New Illinois Law Permits Video Camera Surveillance in Nursing Homes by Family Members
Written by NHAbuseGuide on September 2, 2015
A new Illinois law expected to be enacted in January seeks to decrease dramatically the number of nursing home abuse cases plaguing the state. Representative Greg Harris of the Illinois state legislature proposed and successfully sought passage of a bill permitting family members to place surveillance cameras in the rooms of their loved ones residing at nursing homes. Harris hopes that the existence of surveillance, or even the perception that video surveillance is ongoing, will result in a dramatic, if not total drop in abuse cases that now occur in Illinois nursing homes. In light over one hundred and fifty criminal cases of elderly abuse or neglect charged in the state of Illinois in the past year alone, the plan garnered sufficient legislative support that the Governor has agreed to accept the measure as law beginning next January.
Admittedly, Harris notes there are privacy concerns addressed in the cases of surveillance, with residents being required to obtain consent in cases of nursing home roommates, or if not possible, facilities would be forced to make other housing arrangements for patients. Moreover, staff and guests of facilities with patients taking advantage of the new video surveillance laws will be notified in writing prior to entering a given room or area under surveillance in order to comply with privacy laws in the state. At this juncture, any surveillance equipment deployed by nursing home patients or their loved ones in Illinois nursing homes must be funded exclusively privately, however, Harris noted his addendum to the bill which seeks to arrange hardship financing for families and patients in a limited number of cases.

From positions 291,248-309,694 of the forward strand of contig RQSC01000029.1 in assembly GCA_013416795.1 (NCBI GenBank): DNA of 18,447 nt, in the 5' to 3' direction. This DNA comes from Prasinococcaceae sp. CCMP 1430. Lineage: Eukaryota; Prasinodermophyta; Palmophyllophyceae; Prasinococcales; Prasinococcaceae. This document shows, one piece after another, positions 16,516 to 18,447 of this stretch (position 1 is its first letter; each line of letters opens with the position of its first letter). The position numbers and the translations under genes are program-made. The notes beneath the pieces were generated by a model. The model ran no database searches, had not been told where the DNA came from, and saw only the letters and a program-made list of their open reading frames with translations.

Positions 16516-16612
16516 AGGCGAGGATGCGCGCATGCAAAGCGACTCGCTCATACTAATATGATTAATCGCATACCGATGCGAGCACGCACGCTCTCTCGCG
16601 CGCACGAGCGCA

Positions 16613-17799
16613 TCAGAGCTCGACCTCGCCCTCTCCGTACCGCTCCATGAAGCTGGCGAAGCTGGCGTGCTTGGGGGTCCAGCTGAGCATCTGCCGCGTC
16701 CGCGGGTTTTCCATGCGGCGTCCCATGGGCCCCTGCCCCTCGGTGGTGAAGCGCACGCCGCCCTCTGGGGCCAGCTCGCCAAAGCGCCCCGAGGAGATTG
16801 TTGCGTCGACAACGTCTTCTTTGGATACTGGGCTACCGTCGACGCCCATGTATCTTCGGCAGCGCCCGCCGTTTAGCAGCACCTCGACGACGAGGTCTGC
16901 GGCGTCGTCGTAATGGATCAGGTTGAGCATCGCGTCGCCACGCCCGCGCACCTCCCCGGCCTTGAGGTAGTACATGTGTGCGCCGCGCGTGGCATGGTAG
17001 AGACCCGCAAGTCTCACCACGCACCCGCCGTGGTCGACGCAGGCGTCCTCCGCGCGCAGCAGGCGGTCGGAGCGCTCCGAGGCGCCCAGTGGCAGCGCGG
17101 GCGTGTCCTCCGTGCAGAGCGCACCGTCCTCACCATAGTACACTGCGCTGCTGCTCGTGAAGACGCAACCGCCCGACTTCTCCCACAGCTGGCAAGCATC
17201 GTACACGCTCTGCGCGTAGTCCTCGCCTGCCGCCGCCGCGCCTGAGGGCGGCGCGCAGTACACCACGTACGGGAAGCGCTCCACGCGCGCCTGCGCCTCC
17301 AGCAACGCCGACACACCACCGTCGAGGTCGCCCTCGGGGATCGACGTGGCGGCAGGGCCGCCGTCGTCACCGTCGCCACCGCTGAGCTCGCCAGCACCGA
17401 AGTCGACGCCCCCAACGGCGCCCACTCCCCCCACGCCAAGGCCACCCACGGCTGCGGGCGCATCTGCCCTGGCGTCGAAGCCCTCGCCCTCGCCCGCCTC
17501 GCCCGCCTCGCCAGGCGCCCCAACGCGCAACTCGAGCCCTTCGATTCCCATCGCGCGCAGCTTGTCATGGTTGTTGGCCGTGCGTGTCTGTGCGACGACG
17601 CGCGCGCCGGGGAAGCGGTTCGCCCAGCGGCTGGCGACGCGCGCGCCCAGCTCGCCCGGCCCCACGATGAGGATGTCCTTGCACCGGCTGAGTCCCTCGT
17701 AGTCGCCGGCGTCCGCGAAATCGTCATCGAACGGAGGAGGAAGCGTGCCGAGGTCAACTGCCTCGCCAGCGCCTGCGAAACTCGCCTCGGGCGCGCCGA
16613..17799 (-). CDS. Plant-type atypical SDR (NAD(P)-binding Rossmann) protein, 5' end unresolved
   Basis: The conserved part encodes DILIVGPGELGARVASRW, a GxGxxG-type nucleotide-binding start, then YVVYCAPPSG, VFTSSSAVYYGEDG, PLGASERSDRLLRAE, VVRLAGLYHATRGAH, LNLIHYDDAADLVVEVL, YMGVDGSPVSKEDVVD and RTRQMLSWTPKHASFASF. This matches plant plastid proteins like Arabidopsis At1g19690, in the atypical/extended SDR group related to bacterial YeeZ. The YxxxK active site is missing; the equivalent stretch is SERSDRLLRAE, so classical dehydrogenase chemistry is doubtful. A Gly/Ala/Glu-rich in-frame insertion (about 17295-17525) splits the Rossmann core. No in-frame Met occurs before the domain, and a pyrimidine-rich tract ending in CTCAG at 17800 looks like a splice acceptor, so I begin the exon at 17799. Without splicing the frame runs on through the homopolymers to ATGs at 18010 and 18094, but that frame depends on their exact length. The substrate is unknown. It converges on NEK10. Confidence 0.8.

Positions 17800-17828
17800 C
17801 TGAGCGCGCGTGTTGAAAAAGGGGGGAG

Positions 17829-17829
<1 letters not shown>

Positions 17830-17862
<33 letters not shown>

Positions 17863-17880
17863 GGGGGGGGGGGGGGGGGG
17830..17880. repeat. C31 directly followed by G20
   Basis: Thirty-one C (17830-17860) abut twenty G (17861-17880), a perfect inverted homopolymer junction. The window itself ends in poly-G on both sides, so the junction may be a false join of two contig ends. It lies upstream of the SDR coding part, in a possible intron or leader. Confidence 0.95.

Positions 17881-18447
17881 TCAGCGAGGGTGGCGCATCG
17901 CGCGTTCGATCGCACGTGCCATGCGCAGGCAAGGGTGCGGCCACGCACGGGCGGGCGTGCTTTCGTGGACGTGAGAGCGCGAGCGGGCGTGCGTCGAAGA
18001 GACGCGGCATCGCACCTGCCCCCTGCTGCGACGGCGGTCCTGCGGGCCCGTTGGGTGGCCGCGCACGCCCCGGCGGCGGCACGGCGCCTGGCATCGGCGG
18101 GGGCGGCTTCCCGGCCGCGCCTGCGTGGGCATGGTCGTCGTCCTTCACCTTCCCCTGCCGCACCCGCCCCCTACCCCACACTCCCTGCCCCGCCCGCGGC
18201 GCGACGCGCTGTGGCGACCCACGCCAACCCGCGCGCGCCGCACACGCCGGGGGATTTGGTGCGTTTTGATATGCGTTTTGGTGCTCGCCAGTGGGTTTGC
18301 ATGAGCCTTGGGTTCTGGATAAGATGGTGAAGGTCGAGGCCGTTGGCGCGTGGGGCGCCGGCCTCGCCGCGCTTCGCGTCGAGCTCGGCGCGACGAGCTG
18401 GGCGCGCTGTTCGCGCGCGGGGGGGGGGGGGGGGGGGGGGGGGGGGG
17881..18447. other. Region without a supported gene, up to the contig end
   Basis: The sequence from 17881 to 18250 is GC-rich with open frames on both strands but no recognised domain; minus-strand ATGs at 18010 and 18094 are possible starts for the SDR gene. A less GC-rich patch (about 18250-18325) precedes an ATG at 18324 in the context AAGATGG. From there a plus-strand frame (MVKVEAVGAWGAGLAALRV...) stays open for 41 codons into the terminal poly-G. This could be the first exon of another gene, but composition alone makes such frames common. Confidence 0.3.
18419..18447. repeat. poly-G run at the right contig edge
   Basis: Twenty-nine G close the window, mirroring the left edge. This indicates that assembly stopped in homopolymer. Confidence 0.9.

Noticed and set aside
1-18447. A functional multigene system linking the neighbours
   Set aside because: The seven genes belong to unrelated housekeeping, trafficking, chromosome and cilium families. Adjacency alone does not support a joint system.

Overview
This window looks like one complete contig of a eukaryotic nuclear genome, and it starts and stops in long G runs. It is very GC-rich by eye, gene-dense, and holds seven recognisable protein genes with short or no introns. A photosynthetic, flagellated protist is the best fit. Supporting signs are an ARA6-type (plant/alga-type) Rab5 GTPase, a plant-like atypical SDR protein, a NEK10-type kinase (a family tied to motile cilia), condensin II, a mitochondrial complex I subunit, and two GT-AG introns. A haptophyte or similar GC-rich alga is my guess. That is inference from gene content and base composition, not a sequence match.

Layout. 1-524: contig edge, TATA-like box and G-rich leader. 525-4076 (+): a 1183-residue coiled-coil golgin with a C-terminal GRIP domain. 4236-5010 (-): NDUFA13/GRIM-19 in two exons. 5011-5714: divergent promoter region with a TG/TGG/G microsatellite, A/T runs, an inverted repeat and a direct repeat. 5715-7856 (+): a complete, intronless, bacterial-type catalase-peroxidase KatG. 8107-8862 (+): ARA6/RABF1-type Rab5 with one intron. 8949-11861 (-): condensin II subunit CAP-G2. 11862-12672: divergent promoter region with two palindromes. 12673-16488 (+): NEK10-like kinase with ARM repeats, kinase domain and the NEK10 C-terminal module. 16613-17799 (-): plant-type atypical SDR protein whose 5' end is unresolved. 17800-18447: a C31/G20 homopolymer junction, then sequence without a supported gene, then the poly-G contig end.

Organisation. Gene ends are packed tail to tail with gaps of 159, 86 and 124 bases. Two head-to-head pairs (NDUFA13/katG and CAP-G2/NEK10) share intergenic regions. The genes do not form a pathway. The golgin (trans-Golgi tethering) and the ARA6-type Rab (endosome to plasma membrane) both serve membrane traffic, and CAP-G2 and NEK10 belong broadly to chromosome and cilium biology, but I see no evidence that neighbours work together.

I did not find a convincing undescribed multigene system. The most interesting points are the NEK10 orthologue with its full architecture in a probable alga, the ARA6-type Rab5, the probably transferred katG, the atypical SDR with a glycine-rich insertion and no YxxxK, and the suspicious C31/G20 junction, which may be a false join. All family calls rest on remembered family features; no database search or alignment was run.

Ultimately, the bill sought to legalize otherwise potentially illegal safety and precautionary measures taken by families across the country in light of legitimate concerns or suspicions of elder abuse. Unfortunately, the efficacy of these efforts is not in doubt, although their legality at times may be called in question, as a large number of high profile nursing home abuse cases across the country stem from videotaped acts of abuse caught on hidden video camera.
According to Illinois elder abuse officials, the warning signs of abuse are often visible to family members and loved ones, however, obtaining credible, definitive evidence proved difficult, as many elderly patients were reticent to elaborate on injuries or changes in personality in light of abuse. Specifically, these patients fear retribution from staff members, as well as feared being perceived as a burden to family members in general. With the new surveillance laws in place, a passive protection system is now a viable option for both patients and their family members that actively seeks to protect the legal rights of the elderly in the state of Illinois.